An unnamed young woman in 2000 New York decides to narcotically enhance her life by sleeping as much as possible. She finds the worst psychiatrist imaginable and gets endless prescriptions to aid in this endeavor. During her fleeting waking moments, she is addicted to watching Whoopi Goldberg movies on VHS and has to find ways to keep her drug cocktail calibrated for maximum unconsciousness.

I’ve heard this book described by multiple sources as “utterly depressing.” And maybe my mind chemistry is addled, but that wasn’t my first impression. Sad, yes, but Moshfegh is too good for this to just be a sinking stone. This was…funny. Darkly so, but it took the concept of alienation and pushed it into another universe. The protagonist doesn’t only want to escape from the world, but her own inner one, too. Moshfegh steers us through the narcoleptic fugue states and arrives at something almost hopeful.

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Book Time: November Titles

I broke a promise to myself this month – that I would read mainly works by women authors. All dudes this time around. And I didn’t mean for it to happen this way, but one of the books involves actual sausage. I shan’t bow to patriarchal pressure to apologize. (You’re not the kielbasa of me.) Brace yourself for some meatiness.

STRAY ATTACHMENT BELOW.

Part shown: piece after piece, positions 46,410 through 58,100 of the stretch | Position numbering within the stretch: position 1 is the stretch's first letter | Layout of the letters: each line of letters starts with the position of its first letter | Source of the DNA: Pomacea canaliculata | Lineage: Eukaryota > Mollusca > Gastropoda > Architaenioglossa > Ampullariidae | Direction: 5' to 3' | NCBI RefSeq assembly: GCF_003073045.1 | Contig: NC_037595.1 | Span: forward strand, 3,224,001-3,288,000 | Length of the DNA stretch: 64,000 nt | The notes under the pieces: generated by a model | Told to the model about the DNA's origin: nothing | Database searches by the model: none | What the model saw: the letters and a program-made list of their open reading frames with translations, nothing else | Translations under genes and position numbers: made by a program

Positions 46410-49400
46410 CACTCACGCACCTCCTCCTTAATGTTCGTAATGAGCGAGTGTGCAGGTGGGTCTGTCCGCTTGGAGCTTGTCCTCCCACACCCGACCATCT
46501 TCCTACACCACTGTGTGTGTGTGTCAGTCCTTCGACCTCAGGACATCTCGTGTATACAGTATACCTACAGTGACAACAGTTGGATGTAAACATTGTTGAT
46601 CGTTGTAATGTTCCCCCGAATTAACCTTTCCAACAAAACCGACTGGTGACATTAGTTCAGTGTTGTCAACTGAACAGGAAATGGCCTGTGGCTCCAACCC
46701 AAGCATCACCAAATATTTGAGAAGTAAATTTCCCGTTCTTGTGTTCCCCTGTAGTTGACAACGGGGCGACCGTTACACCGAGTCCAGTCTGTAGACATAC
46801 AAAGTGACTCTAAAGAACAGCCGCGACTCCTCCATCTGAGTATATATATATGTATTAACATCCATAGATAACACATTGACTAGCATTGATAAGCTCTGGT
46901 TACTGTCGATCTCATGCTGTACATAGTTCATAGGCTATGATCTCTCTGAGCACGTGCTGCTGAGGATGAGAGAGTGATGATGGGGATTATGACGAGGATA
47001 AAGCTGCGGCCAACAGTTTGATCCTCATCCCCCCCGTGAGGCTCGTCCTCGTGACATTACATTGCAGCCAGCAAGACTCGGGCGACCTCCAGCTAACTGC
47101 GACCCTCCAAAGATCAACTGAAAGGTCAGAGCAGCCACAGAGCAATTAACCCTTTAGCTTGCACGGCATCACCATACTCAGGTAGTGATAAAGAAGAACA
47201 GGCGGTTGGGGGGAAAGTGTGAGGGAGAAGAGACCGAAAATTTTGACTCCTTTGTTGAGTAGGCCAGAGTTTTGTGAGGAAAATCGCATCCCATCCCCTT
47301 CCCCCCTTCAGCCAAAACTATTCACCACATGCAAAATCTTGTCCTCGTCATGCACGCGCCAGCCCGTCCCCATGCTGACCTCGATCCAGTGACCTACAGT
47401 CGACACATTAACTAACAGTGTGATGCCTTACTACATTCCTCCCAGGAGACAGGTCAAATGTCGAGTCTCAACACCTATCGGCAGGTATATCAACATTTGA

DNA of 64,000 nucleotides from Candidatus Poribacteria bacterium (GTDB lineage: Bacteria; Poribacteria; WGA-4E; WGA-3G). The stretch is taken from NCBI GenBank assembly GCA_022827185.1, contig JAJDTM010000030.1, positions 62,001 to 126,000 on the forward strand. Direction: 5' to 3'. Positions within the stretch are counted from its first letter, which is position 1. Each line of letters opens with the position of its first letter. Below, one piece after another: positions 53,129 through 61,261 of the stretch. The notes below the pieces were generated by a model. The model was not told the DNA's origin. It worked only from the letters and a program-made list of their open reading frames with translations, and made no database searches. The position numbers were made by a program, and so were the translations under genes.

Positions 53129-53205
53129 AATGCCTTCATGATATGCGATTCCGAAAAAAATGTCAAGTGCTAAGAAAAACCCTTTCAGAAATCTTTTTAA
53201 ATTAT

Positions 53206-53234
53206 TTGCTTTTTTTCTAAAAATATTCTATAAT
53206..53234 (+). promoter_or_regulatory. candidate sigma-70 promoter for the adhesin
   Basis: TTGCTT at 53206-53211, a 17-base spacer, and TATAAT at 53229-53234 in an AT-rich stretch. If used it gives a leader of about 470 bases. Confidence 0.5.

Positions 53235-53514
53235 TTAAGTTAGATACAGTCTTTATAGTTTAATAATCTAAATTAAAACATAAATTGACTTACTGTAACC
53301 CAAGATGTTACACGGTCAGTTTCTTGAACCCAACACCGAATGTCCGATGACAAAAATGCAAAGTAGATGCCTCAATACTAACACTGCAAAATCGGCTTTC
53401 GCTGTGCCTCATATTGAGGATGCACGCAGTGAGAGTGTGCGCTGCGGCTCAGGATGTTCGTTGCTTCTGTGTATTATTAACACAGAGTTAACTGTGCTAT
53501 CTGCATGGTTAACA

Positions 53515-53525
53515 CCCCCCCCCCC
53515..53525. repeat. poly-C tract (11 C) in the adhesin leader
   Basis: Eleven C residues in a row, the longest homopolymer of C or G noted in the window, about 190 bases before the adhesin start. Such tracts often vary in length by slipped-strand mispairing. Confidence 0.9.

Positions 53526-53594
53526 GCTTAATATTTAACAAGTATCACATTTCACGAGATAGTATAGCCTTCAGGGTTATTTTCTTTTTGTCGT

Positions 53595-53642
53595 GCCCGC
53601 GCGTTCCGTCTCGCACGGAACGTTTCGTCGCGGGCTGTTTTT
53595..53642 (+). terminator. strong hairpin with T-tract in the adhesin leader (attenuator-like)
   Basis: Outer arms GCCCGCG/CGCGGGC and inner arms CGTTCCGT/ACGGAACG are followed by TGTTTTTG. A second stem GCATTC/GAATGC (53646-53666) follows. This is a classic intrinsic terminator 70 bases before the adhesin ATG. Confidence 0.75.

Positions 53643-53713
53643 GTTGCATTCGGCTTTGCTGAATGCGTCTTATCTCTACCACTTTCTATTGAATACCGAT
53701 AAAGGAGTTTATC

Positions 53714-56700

The Winter Soldier – Daniel Mason

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This is such a beautiful, devastating book. Lucius is a young Polish medical student in 1914 Vienna, and thinks signing up for military service will get him the actual experience he craves. He ends up stationed at a field hospital (a former church) deep on the Polish eastern front, with a mysterious nun named Margarete as his guide in surgical and all other matters. With Margarete heavily in the lead, the duo go on to treat the gruesome, innumerable wounds of the war raging all around them. When a soldier wanders into the town with intensive internal trauma, Lucius gets an even greater shock than the physical brutality he’s witnessed so far.

Lucius has long been fascinated by neurological cases, and believes he can probe the mind as much as he’s learned about physical ailments. “There was a beautiful clarity in the patterns, the possibility of locating a tumor simply by whether it destroyed language or vision. The opportunity to reduce the complexity of other people to architecture of their cells.” Lucius, in the brutality of war and the incapacity of medicine, learns that unseen pain from combat trauma far eclipses his enthusiasm to find such equations. I don’t think he ever truly recovers from that realization.